Read the current Defeat Diabetes® E-Lerts™ Newsletter

This website is certified by Health On the Net Foundation. Click to verify.
This site complies with the HONcode standard for trustworthy health information:
verify here.

 
 
 
     
    
      
       
Defeat Diabetes
Foundation
150 153rd Ave,
Suite 300

Madeira Beach, FL 33708
  

Discovery of New Gene Called Brd2 that Regulates Obesity and Diabetes

Posted: Sunday, December 27, 2009

The chance discovery of a genetic mutation that makes mice enormously fat but protects them from diabetes has given researchers at Boston University School of Medicine, MA, new insights into the cellular mechanisms that link obesity to Type 2 diabetes.

The researchers were studying the gene, called Brd2, which had not previously been linked to body energy balance. While complete absence of the gene was fatal, Dr. Gerald V. Denis found that in mice where there had been a single, genetic change in the Brd2 gene, fortuitously reducing its expression, the mice became severely obese -- but did not go on to develop Type 2 diabetes. This result was very surprising because in both 'mice and men,' chronic obesity commonly leads to Type 2 diabetes, with its life-threatening consequences, including heart disease, kidney and nerve damage, osteoporosis, blindness and circulation problems in the feet that can lead to amputation.

If the mice had been human their weight would be equivalent to approximately 270 kilograms (600 pounds); despite this, they exercised at the same levels as normal mice and, in comparison, lived for a surprisingly long time.

Obesity is linked to the development of Type 2 diabetes, and as obesity levels soar -- it is predicted that there will be around 366 million diabetic individuals worldwide by 2030 -- there is an urgent need for a much deeper biological understanding of the forces that link obesity and diabetes, in order to design new drugs and therapies for treatment.

However around 20 - 30% of the adult obese population remain relatively healthy despite their obesity. These are populations with a healthy metabolism but who are obese (MHO) while others are metabolically obese but are at a normal weight (MONW).

Dr. Denis said, "Studies have shown that these individuals have a reduced 'inflammatory profile.' Inflammation caused by normal immune cells called macrophages leads to insulin resistance and Type 2 diabetes -- this inflammation is typically seen in connection with obesity but it is the inflammation that is a trigger for diabetes, not the obesity itself. The mechanisms that explain this protection from diabetes are not well understood."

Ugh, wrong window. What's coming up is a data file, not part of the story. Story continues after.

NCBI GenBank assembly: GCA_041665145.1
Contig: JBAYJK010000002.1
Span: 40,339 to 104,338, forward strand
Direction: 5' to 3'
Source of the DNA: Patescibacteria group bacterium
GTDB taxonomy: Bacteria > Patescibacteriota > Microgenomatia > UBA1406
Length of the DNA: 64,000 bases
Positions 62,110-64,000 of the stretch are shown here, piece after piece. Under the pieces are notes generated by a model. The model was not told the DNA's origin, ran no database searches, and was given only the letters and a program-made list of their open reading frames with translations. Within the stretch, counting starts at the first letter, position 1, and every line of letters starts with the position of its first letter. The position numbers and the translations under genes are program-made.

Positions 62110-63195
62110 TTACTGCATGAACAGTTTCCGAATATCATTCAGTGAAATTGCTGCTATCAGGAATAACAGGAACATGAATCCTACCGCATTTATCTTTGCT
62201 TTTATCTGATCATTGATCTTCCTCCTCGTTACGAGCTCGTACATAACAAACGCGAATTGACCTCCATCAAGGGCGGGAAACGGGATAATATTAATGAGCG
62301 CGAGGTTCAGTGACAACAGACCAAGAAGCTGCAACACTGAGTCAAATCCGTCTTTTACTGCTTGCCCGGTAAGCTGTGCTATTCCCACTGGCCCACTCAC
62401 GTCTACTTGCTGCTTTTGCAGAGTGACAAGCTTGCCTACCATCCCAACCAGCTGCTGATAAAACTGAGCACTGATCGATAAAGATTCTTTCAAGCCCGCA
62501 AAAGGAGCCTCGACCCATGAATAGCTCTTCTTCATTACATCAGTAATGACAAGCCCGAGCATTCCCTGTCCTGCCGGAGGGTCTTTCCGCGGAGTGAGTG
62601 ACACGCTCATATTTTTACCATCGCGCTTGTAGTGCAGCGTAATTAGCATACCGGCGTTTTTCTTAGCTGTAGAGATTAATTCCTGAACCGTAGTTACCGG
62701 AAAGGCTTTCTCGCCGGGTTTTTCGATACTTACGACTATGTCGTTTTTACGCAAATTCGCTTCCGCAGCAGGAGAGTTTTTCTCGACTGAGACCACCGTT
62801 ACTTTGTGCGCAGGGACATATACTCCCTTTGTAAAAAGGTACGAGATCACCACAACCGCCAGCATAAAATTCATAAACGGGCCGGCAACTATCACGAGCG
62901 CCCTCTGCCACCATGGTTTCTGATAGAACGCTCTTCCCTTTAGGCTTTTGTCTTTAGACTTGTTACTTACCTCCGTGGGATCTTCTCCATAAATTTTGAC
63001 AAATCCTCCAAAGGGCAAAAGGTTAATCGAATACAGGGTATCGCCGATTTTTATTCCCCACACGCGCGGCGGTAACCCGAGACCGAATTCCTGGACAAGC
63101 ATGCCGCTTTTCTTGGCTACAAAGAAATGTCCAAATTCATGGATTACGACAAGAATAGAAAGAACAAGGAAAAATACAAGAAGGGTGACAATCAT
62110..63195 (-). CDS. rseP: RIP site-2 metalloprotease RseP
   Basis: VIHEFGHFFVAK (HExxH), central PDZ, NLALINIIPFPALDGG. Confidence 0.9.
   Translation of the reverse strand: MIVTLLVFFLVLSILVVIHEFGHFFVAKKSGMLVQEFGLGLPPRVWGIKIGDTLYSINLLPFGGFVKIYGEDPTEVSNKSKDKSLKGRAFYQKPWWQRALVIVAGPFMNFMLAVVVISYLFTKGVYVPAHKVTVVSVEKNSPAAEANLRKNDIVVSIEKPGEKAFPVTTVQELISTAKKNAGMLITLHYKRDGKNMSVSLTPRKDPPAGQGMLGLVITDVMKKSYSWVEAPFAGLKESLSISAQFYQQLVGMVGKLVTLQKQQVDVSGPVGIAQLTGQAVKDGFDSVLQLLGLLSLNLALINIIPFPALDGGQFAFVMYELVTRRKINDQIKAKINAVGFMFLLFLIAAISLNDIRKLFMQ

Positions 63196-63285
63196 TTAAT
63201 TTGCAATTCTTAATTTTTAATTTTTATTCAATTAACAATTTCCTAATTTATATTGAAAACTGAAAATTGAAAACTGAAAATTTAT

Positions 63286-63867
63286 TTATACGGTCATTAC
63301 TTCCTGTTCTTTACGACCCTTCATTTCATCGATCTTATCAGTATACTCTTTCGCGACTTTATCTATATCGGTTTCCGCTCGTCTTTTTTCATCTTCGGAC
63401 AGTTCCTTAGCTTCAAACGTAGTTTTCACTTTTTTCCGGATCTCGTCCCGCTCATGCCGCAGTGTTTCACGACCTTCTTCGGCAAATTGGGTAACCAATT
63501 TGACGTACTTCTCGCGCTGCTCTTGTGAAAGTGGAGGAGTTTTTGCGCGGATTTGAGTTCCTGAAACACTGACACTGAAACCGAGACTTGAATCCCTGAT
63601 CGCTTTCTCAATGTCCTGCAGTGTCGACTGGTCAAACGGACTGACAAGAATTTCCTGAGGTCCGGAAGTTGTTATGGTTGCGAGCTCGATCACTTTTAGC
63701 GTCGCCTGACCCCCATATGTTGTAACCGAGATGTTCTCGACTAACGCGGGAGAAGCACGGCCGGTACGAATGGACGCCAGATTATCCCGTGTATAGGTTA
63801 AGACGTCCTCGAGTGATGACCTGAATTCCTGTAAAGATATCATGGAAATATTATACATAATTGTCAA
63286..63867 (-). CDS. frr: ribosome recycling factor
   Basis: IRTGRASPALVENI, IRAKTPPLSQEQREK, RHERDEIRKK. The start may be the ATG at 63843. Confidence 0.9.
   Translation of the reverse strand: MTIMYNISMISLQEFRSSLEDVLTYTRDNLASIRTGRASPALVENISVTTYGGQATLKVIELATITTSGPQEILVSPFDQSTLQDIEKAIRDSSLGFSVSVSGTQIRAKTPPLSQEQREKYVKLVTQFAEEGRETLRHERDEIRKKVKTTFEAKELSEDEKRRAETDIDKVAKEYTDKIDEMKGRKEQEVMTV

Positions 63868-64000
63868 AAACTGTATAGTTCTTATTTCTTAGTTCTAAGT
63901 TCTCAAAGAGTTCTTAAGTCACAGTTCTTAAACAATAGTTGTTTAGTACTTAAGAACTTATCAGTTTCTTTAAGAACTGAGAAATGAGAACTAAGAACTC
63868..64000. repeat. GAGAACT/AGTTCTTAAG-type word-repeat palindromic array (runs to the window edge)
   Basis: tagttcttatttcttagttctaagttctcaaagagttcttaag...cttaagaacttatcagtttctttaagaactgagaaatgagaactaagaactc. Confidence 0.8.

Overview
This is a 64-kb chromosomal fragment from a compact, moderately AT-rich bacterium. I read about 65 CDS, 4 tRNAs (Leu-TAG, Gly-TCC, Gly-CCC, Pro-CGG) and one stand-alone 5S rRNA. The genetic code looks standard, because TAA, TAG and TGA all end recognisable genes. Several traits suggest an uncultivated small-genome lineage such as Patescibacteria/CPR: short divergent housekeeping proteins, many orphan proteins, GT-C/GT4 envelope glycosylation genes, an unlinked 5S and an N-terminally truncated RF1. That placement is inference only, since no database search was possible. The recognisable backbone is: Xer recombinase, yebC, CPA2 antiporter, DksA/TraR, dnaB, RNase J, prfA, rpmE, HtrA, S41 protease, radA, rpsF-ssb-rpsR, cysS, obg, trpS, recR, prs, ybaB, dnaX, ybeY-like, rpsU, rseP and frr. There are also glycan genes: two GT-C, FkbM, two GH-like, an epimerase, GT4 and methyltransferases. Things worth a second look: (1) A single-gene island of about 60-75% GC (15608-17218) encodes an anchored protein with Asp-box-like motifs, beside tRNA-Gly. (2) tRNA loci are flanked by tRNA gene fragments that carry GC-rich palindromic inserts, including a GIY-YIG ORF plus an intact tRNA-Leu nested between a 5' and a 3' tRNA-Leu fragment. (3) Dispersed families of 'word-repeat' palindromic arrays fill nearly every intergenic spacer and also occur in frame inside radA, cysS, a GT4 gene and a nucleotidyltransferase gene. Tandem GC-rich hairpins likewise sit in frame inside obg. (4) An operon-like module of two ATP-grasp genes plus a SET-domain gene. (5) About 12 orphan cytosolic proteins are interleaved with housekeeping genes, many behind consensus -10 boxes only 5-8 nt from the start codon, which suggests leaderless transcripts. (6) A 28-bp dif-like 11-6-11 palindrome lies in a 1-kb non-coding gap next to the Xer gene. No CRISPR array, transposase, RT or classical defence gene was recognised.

He went on to add, "Much like these protected obese humans, the Brd2-deficient mice have reduced inflammation of fat and never develop failure of the beta cells in the pancreas that is associated with Type 2 diabetes."

The researchers suggest several mechanisms by which the Brd2 gene mutation may protect against the development of diabetes.

These mice have impaired production of inflammation molecules that are normally seen in infections, but that also contribute to Type 2 diabetes. This impairment has the surprising benefit of protecting them from obesity-induced diabetes.

Commenting on the findings, Dr. Denis said, "The strong influence of Brd2 levels on insulin production and action suggest that Brd2 is likely to be a promising target for diabetes treatment, but also imply that overactive Brd2 might cause diabetes. The ways in which Brd2 affects the immune system may also play a part in Type 1 diabetes, further studies to determine this are needed."

Source: Diabetes In Control: "Brd2 disruption in mice causes severe obesity without Type 2 diabetes" by Fangnian Wang, Hongsheng Liu, Wanda P. Blanton, Anna Belkina, Nathan K. LeBrasseur and Gerald V. Denis, was published in The Biochemical Journal (2009) Vol 425, part 1, pp 71-83 at www.biochemj.org on 14 December 2009.

 
 
 
 
 
Join us on Facebook
 
 
 

Send your unopened, unexpired diabetes testing supplies to:

Defeat Diabetes Foundation
150 153rd Ave, Suite 300
Madeira Beach, FL 33708

 

DDF advertisement
 

 Friendly Banner
 


Friendly Banner
 
 
 
Analyze nutrition content by portion
DDF advertisement